Marching to the beat of a different drummer
Most people’s lives don’t move forward in a straight line. I know mine has had the usual zigs and zags, ups and downs, even an occasional U-turn. But recently my life circled back, in a way I never anticipated.
From 1971 to1976, I was a member of the U.S. Army’s premier musical organization—TUSAB, THE U.S. Army Band (Pershing’s Own). Those were the days of the draft and the Vietnam War. The military was the last place most of the band members wanted to be. It was an unusual time for us and for the Band.
My army career was distinguished mostly by my inability to grasp the concept of being in the military. I never quite accepted that I was a soldier first and a musician second. When my second enlistment period came to an end (yes, I actually re-enlisted once), both the Army Band and I were happy to end that chapter of my life.
With an irony usually reserved for novels, my son became a member of the same Army Band, and an era I would just as soon have forgotten suddenly was back. Seeing him, in the same uniform and performing with some of the same people I had, released memories and emotions I had buried for 25 years.
And then it happened.
I was invited to speak to the men and women of TUSAB. About music? No way! I was invited back because I write this column, because I changed from a fat bass-trombone player to a marathoner, and because they were as astonished as I was that a military malcontent could find happiness as a runner.
For some of the “lifers” my age who were still in the Band, it was like seeing a ghost. As I began speaking, I could see their faces and feel their stares. “Where was the rest of me?” they seemed to be asking. Where were the other 80 pounds? Where was the anger? Where were the mean spirit and the damaged soul they’d known?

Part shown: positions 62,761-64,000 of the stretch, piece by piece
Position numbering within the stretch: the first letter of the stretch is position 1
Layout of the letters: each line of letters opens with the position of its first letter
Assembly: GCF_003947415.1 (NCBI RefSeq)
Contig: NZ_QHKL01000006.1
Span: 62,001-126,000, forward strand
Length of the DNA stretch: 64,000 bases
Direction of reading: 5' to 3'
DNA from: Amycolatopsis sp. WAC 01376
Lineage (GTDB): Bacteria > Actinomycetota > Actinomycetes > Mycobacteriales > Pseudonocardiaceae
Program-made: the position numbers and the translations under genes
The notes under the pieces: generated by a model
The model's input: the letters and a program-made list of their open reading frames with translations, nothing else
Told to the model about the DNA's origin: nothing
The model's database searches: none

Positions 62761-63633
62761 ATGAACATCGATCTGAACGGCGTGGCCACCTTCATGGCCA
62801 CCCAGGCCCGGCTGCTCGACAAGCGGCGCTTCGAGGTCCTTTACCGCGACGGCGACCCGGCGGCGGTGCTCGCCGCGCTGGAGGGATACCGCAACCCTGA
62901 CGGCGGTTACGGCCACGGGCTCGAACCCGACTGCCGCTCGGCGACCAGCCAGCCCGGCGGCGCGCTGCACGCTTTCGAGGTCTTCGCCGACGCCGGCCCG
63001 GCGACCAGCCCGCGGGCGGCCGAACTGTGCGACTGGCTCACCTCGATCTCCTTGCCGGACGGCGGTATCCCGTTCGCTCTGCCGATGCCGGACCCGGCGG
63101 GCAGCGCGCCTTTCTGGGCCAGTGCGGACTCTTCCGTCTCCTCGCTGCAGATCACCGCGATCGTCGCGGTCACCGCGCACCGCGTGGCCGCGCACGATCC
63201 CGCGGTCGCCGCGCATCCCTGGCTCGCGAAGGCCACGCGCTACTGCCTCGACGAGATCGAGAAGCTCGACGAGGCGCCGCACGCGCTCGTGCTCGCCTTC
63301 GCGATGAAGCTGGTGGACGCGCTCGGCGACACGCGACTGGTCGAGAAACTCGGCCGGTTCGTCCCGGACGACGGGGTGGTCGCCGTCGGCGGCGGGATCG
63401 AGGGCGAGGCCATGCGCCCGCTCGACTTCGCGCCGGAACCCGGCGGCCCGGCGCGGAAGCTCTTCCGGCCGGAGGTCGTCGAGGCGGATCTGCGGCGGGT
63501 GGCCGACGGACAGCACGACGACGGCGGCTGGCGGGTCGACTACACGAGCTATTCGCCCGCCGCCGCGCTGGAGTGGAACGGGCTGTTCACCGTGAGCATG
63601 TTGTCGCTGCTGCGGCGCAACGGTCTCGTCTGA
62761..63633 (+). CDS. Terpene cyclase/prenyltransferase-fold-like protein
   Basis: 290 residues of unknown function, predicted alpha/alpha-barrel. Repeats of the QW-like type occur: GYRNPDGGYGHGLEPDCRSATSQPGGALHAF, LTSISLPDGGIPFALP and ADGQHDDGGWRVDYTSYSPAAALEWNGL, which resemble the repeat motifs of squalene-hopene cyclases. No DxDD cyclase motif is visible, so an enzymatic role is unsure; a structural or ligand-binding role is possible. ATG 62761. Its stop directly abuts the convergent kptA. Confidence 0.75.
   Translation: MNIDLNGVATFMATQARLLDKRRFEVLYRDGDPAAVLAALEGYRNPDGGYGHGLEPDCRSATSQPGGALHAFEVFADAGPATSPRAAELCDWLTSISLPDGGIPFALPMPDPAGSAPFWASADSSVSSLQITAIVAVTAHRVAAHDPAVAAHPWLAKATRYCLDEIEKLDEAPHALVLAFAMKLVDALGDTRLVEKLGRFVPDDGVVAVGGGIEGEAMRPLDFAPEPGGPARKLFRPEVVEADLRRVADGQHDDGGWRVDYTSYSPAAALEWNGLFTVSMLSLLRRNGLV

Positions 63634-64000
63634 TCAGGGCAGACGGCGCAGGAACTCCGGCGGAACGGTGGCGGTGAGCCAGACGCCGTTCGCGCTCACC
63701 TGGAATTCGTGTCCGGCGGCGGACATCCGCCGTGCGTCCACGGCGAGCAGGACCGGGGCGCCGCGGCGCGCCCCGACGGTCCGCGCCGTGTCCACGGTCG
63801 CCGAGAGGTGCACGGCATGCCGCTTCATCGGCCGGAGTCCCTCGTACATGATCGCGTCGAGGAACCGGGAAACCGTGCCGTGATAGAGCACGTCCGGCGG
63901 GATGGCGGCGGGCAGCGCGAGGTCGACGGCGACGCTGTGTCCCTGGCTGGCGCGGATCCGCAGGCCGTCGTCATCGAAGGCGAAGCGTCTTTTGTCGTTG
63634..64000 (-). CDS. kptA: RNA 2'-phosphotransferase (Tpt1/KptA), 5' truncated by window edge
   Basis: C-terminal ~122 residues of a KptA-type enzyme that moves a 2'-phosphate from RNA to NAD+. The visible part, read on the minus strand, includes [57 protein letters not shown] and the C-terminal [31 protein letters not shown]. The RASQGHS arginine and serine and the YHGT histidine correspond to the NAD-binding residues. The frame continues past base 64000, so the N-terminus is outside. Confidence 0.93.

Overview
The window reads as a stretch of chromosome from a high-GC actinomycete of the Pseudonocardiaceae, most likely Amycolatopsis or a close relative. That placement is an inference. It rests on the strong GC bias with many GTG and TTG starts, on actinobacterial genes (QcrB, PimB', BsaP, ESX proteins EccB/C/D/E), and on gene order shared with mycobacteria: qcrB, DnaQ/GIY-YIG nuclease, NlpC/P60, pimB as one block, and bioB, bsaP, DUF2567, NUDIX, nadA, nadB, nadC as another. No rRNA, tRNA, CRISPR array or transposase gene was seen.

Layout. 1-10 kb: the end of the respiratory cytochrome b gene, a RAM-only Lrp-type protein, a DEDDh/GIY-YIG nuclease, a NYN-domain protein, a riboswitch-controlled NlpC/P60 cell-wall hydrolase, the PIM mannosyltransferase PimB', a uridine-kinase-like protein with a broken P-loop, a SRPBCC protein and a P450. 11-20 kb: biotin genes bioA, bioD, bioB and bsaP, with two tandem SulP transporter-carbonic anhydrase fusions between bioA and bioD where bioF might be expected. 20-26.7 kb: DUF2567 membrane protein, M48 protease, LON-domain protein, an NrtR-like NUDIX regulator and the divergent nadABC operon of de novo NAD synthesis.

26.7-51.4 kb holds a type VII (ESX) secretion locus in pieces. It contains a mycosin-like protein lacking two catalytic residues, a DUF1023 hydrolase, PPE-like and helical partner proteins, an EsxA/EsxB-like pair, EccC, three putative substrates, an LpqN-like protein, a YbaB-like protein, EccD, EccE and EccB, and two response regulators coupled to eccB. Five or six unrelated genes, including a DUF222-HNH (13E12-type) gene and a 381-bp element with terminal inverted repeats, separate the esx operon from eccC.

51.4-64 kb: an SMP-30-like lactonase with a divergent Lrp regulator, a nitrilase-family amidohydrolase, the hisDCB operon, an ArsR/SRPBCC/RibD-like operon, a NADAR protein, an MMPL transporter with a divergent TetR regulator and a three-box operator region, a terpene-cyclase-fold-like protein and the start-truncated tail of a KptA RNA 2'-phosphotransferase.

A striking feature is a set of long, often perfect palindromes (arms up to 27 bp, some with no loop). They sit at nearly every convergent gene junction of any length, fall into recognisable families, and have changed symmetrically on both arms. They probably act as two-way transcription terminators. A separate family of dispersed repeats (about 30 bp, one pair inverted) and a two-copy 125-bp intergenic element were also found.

As best I could, I explained that the anger was lying beside the road somewhere, lost along the thousands of miles I’d run since leaving the Band. The mean spirit had been replaced by a runner’s understanding of the unique and universal struggle we all face every day, and the hope that running brings to that struggle. And the damaged soul had been healed by the therapy of truth and acceptance I’d found between the start and finish lines of hundreds of road races.
Those who didn’t believe my words were convinced when I put on my running shoes. As we headed out for a run, some of them expected me to move quickly to the front of the pack. It didn’t happen, of course. I settled into a comfortable pace at the back and savored the moment. A quarter century after I left, I was once again a member of the Band.
At the end of our run, the Enlisted Band leader—Sergeant Major Gordon Slaymaker, the same soldier who sat next to me in the trombone section years ago—presented me with the TUSAB coin, an honor usually reserved for honored guests and dignitaries. I clutched it in my hand, holding back both laughter and tears. There we were—two middle-aged men who had made music together as young men, shared hopes and dreams with each other, and then parted company—now reunited by the simple act of running.
It may be that you can never go back and recapture a time in your life. But, if you’re lucky, you can go back and bring closure to a time of turmoil, disappointment, and failure. And if you’re very lucky, you may find that running with old friends and old memories is much more satisfying than running away from them.
Waddle on, friends.